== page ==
Make more of Lent

So this year, why not “make more of Lent.” Make it even more than a healthy exercise in giving something up, and use it to revisit your values, rediscover the rich Christian heritage behind the season, and make space to see what new opportunities you are being drawn to. 

 

4 Spaces Coaching is a charitable project run under the umbrella of the Leeds Christian Community Trust. There are a number of Christian projects that want to draw on our support. If you like the sound of what we do, why not support us and the projects we work with?

four personal spaces

We'd like to tell you a bit more about what our "4Spaces" are all about. As you can see from the website, we talk about four spaces for individuals and four spaces for teams. What's it like being in one of our four spaces as an individual?

When reflecting with clients on the value they get from coaching, one common theme is that of "space." Coaching creates a space in people's lives to stand back, reflect, review, re-energise and recommit. In particular, there are four kinds of "spaces" that regularly appear through coaching conversations.

A safe space

Coaching provides, first and foremost, a safe space. Every conversation someone has in a work or business setting has an agenda attached to it. There's either something you can give to the person you are speaking with, or something they want from you. Every piece of information you give, or piece of yourself that you reveal, carries with it some level of risk as to how that information may be used. In coaching, the one item on the agenda is you. Coaches take confidentiality very seriously, impressed at the level of trust clients invest in them. This is what, for many people, makes the coaching conversation so unique and precious.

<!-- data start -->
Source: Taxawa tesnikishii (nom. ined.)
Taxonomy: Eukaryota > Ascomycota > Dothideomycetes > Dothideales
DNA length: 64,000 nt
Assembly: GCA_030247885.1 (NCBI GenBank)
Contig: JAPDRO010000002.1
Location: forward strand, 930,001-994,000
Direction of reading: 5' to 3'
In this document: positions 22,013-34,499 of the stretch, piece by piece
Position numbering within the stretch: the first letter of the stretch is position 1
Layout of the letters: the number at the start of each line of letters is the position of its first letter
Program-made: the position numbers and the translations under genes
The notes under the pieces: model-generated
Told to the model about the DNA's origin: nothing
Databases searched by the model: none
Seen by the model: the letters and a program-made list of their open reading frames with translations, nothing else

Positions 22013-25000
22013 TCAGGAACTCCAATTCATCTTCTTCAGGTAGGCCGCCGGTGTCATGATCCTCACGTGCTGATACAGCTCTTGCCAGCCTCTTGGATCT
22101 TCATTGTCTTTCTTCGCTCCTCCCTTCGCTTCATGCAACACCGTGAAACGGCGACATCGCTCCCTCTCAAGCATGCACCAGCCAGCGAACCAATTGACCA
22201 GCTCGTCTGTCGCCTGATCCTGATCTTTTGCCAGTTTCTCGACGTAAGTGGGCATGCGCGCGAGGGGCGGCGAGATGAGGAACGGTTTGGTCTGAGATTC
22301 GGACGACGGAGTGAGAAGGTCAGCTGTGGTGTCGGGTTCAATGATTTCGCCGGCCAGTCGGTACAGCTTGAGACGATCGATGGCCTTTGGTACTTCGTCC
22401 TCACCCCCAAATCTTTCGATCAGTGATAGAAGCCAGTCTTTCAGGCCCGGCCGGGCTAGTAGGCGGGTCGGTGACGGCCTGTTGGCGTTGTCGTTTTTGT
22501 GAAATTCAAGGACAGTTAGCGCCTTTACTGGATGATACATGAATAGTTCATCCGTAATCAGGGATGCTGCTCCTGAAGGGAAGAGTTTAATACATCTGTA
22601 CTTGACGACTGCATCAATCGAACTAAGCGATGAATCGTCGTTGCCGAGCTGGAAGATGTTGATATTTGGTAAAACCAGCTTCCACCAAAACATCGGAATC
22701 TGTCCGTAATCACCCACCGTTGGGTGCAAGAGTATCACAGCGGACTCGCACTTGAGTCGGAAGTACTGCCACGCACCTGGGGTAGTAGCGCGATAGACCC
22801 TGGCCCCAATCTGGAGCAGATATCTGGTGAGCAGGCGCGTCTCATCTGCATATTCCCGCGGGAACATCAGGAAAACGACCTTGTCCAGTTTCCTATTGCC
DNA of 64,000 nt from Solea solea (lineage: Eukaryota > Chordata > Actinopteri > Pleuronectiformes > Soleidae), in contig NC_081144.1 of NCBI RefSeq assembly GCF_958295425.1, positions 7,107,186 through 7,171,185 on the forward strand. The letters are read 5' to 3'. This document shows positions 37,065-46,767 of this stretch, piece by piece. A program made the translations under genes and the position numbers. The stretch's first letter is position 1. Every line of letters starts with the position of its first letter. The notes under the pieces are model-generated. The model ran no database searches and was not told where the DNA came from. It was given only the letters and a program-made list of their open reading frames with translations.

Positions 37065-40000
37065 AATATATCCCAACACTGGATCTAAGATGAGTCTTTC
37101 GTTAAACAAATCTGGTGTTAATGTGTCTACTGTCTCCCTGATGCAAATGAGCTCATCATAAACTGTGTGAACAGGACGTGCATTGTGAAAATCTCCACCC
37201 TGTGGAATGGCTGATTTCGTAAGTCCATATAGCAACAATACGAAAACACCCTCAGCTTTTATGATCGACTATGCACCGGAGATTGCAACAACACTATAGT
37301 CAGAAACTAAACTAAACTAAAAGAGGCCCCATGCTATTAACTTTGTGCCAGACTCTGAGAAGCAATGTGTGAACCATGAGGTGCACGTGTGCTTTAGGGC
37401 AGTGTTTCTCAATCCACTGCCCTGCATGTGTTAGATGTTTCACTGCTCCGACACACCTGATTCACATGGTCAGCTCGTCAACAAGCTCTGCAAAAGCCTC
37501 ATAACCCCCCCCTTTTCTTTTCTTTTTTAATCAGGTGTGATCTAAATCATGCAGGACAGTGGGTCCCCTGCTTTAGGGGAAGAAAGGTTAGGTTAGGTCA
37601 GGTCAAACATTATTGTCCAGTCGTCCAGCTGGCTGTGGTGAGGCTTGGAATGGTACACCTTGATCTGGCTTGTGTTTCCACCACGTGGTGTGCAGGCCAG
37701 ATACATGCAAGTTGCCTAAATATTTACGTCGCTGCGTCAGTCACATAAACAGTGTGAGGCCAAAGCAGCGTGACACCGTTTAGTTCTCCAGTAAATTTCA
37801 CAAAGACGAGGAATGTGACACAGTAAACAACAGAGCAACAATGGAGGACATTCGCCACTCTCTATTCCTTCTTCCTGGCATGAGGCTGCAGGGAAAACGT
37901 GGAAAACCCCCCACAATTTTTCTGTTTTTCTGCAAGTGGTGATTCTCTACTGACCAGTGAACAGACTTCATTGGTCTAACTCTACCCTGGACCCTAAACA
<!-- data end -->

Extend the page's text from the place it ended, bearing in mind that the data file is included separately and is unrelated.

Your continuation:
Space for moments of insight

Second, coaching is often described as an insight space. Whilst "insight" is much over-used phrase, it has a natural home in coaching. Clients get to "see inside" themselves and their motivations, their deep-seated passions and hopes, the uncertainties that hold them back, and their foundational beliefs as to how the world works. They also get a clearer and deeper perspective on what's happening "outside" themselves - the wider context in which they live and work and how these often less-visible factors influence their motivations, choices, and success.

A creative space

Third, coaching provides a brilliant creative space. In coaching you have the freedom to express and explore ideas that you may be reluctant to articulate elsewhere, to assess alternatives and to track the progress of various avenues towards your objectives. One of our clients described our conversations as less about thinking outside the box, and more like taking the box away completely. To be involved in conversations like that is, for us as coaches, both humbling and exciting in equal measure.

An open or prophetic space

Finally, coaching provides an open space or what some have described as a prophetic space. Whilst coaching usually starts with where we are now and explores possible directions, there are dimensions of coaching which explore possible futures. This goes far deeper than vague wishing thinking about where you might want to be in a number of years time. These are explorations which emerge out of a profound and realistic sense of who you are as a person, what you have to offer the world, and with and for whom you are living life. As well as realising your potential, you may well begin to see potential you never realised existed.

Experience it for yourself

None of this happens by accident. Whilst many good coaches have a natural aptitude for their work, to walk with people through these various spaces takes considerable expertise and practice. A great way to begin to put coaching into practice is to take up our offer of a taster conversation to discover how you might find the spaces you need to explore.